With geopolitical tensions rising, now is the time when many investors are looking to spend some green to pick up some gold. From junior exploration companies to senior producers, the number of choices can be overwhelming for investors looking to gain exposure to the industry. So let's dig in and look at three top companies, Alamos Gold (NYSE:AGI), Barrick Gold (NYSE:GOLD), and Goldcorp (NYSE:GG), where investors may be able to strike gold.
Ready player #1
At $2.2 billion, Alamos Gold -- a Canadian-based intermediate gold producer -- is the smallest company among the three discussed here by market cap, but that shouldn't preclude it from serious consideration. Coming off a great 2016, in which the stock doubled, Alamos seems poised to succeed even further in 2017.
In early April, the company announced that it had retired $315 million in senior debt, leaving the company debt free -- an especially advantageous position for a gold miner. According to management, this will save the company $24.4 million in annual interest payments.
In fiscal 2017, management forecasts all-in sustaining costs (AISC) to equal $940 per gold ounce -- about 7% lower than the $975 it reported in fiscal 2016. Management also foresees a year-over-year rise -- about 6% -- in gold production, thanks to a ramp-up in production at its Young-Davidson mine in Ontario and higher mill production at the Mulatos mine in Mexico.
Alamos trades at 4.5 times trailing sales, which seems attractive compared to its five-year average price-to-sales ratio of 5.3, according to Morningstar. Its price tag seems even more enticing when you consider the stock trades at 16.1 times cash from operations on a trailing-12-month basis -- considerably lower than the 37 times cash from operations it was trading at less than a year ago in July.
Ready player #2
Turning to the other end of the market-cap spectrum, we find Barrick Gold, valued at $23.1 billion. Like Alamos, Barrick had a great 2016 -- rising more than 106% -- and is continuing its climb, rising more than 24% year to date. But what Alamos lacks in notoriety, Barrick makes up for in spades. And that name recognition has certainly grown recently as the company has announced a couple of major transactions.
For one, Barrick announced the $960 million sale of a 50% interest in Veladero -- one of its core mines -- to the China-based company, Shandong Gold Co., Ltd. And in another major deal -- this one closer to home -- Barrick announced a joint venture with Goldcorp to develop assets in Chile.
Reporting low all-in sustaining costs (AISC) of $730 per gold ounce in fiscal 2016, management expects modest gains, if any, in the current year -- it forecasts AISC between $720 and $770 per gold ounce. This shouldn't disappoint investors, however, as cash flow should still be strong.
In fiscal 2016, management achieved its goal of being able to generate free cash flow, even if the price of gold fell to $1,000 per ounce, and it forecasts the same achievement this year. Additionally, the company is on track to further execute its debt-reduction strategy.
The company aspires to reduce its debt by $5 billion through 2017 and 2018. On the company's fourth-quarter conference call, Kelvin Dushnisky, the company's president, reported that "Barrick would achieve this through a combination of cash flow from operations, potentially selling non-core assets and creating new joint ventures and partnerships." And the deals with Shandong and Goldcorp prove the company is executing its strategy effectively.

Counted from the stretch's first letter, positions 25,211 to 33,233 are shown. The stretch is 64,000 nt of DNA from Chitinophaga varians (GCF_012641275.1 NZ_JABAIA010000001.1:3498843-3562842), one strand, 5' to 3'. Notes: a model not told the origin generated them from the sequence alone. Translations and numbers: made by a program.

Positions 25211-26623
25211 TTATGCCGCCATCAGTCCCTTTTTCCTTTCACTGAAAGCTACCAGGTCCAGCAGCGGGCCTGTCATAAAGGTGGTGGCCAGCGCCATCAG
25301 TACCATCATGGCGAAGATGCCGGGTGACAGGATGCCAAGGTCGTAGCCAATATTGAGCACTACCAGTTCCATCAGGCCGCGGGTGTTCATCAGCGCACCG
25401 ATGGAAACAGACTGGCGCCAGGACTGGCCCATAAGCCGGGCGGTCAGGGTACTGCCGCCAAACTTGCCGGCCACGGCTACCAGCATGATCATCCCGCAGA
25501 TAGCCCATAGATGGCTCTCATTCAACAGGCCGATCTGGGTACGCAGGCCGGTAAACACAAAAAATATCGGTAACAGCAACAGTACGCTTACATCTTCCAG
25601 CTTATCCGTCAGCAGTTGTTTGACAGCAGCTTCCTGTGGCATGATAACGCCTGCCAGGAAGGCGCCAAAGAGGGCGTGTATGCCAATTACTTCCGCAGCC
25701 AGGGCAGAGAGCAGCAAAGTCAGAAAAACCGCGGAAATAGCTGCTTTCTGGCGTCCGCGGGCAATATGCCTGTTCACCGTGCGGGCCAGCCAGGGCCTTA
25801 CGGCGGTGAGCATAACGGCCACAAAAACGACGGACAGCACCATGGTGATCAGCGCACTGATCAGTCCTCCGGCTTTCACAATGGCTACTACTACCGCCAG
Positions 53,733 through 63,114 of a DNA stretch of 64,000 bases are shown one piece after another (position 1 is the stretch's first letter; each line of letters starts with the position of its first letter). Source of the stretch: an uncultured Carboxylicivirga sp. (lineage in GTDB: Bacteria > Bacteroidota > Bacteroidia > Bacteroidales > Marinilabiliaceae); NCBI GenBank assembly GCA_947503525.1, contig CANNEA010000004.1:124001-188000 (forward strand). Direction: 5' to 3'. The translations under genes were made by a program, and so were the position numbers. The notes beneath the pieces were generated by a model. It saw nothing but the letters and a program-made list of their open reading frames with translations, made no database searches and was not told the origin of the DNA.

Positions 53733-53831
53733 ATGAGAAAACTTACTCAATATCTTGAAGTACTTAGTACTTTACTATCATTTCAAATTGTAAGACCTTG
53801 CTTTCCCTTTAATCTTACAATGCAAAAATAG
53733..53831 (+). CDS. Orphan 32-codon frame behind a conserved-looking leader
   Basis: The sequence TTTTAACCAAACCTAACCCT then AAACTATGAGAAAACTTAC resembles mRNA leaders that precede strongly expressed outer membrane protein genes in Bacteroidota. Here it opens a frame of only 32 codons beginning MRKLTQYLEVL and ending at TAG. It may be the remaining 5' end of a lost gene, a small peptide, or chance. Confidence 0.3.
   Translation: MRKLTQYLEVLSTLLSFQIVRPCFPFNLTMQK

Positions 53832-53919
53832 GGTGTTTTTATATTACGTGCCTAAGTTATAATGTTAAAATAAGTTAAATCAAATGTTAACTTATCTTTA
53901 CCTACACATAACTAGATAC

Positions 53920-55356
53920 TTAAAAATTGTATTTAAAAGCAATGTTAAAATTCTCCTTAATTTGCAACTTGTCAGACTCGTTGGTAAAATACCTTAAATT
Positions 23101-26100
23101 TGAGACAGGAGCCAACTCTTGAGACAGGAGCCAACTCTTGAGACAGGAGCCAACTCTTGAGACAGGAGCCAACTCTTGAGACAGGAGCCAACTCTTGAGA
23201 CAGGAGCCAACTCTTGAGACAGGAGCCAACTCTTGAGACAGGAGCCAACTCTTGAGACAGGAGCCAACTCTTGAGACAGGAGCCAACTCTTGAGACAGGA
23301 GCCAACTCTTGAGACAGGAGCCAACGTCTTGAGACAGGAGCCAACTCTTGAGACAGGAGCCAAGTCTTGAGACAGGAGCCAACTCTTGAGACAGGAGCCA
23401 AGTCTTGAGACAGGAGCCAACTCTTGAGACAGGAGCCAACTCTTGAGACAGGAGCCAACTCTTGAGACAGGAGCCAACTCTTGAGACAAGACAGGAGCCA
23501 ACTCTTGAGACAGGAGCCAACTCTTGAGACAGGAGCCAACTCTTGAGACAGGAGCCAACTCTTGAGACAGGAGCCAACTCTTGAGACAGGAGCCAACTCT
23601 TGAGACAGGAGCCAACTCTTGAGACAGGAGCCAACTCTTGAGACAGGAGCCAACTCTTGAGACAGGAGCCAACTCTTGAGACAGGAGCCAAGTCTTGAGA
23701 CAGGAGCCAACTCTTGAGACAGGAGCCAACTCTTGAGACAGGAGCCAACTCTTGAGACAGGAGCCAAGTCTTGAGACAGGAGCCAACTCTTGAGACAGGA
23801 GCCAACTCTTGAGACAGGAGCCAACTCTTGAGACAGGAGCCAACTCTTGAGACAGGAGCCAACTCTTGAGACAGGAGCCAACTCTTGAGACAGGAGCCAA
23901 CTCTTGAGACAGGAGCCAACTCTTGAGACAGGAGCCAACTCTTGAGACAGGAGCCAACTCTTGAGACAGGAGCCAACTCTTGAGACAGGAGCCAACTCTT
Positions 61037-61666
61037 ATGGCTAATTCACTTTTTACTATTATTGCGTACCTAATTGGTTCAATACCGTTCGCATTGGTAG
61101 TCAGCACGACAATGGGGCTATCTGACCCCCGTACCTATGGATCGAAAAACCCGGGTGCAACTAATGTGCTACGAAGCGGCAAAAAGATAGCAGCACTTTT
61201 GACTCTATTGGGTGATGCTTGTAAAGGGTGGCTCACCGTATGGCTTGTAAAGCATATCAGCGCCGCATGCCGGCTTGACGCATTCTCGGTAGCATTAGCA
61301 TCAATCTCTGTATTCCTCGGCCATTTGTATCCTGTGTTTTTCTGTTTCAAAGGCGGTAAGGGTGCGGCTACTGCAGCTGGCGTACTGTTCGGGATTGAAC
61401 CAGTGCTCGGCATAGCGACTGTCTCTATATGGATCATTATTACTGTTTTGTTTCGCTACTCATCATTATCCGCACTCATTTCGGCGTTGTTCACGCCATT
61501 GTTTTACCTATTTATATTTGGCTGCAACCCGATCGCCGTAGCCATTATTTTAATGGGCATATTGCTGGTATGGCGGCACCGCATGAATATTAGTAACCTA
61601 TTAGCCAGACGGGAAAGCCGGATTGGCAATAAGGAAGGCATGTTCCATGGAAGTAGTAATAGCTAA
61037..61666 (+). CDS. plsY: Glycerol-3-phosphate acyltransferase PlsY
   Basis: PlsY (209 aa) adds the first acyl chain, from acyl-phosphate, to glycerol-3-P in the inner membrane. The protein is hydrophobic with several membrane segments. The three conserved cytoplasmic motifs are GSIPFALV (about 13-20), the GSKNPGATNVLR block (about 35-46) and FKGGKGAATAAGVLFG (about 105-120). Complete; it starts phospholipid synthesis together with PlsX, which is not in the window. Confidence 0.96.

Trading at 2.7 times sales, which is higher than its five-year average of 1.8 according to Morningstar, Barrick may seem expensive, but we're looking to buy top gold stocks and hold them for the long term. The stock may seem richly priced now, but the company's long-term potential certainly supersedes this. And it's not as if the company is unreasonably valued.
In fact, it's arguably a bargain. The company has an EV (enterprise value)/EBITDA (earnings before interest, taxes, depreciation, and amortization) ratio well below its closest competitor, Newmont Mining Corp.
Ready player #3
Lastly, in-between Alamos and Barrick by market cap, we have Goldcorp. Climbing more than 13% year to date, Goldcorp has fared well this year, but it certainly has the potential to rise even higher. In executing its five-year strategy to grow net asset value per share, Goldcorp has demonstrated a long-term perspective that will benefit shareholders -- something we love to see.
For one, the company aspires to grow its gold production about 20% from the 2.5 million ounces it forecasts in fiscal 2017 to more than 3 million in 2021. In addition to ramp-ups in production at the Eleonore and Cerro Negro mines, Goldcorp is counting on increased grade and the completion of the Pyrite Leach Project at Penasquito to affect the five-year increase in production.
In terms of a farther peek into the future, we find that the aforementioned joint venture in Chile with Barrick represents a significant opportunity for the company to continuously increase its production. Additionally, Goldcorp seeks to increase its gold reserves by 20% and reduce AISC by 20% over the next five years, ensuring the company has a lustrous future.
Goldcorp, with a sales multiple of 3.7, seems reasonably valued compared to its five-year average of 4.6. On the other hand, the stock may seem pricey compared to the other companies in this group.
Valuing a stock, however, is far from black and white. And Goldcorp's long-term prospects suggest that paying a higher price today may well pay off tomorrow.
Alamos, Barrick, and Goldcorp all offer compelling arguments for investment, but those looking for lower-risk opportunities would be better served by focusing on Barrick and Goldcorp. Regardless of which company investors choose, all three provide clear benchmarks that can be monitored to ensure that their long-term successes remain on track.